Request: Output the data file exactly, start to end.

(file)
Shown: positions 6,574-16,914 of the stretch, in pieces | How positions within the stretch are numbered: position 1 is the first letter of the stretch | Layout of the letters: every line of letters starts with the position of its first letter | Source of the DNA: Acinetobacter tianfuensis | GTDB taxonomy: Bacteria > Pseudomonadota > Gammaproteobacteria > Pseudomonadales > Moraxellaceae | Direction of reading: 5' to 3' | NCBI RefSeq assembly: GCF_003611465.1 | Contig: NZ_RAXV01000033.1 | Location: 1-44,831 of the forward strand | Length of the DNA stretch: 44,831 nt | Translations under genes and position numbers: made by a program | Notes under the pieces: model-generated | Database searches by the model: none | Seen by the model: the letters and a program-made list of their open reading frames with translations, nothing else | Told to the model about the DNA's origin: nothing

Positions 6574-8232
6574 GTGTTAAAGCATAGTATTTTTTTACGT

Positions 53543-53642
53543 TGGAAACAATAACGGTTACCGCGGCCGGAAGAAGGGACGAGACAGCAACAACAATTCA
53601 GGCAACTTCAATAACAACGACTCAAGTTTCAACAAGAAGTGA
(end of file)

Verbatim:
Shown: positions 6,574-16,914 of the stretch, in pieces | How positions within the stretch are numbered: position 1 is the first letter of the stretch | Layout of the letters: every line of letters starts with the position of its first letter | Source of the DNA: Acinetobacter tianfuensis | GTDB taxonomy: Bacteria > Pseudomonadota > Gammaproteobacteria > Pseudomonadales > Moraxellaceae | Direction of reading: 5' to 3' | NCBI RefSeq assembly: GCF_003611465.1 | Contig: NZ_RAXV01000033.1 | Location: 1-44,831 of the forward strand | Length of the DNA stretch: 44,831 nt | Translations under genes and position numbers: made by a program | Notes under the pieces: model-generated | Database searches by the model: none | Seen by the model: the letters and a program-made list of their open reading frames with translations, nothing else | Told to the model about the DNA's origin: nothing

Positions 6574-8232
6574 GTGTTAAAGCATAGTATTTTTTTACGT

Positions 53543-53642
53543 TGGAAACAATAACGGTTACCGCGGCCGGAAGAAGGGACGAGACAGCAACAACAATTCA
53601 GGCAACTTCAATAACAACGACTCAAGTTTCAACAAGAAGTGA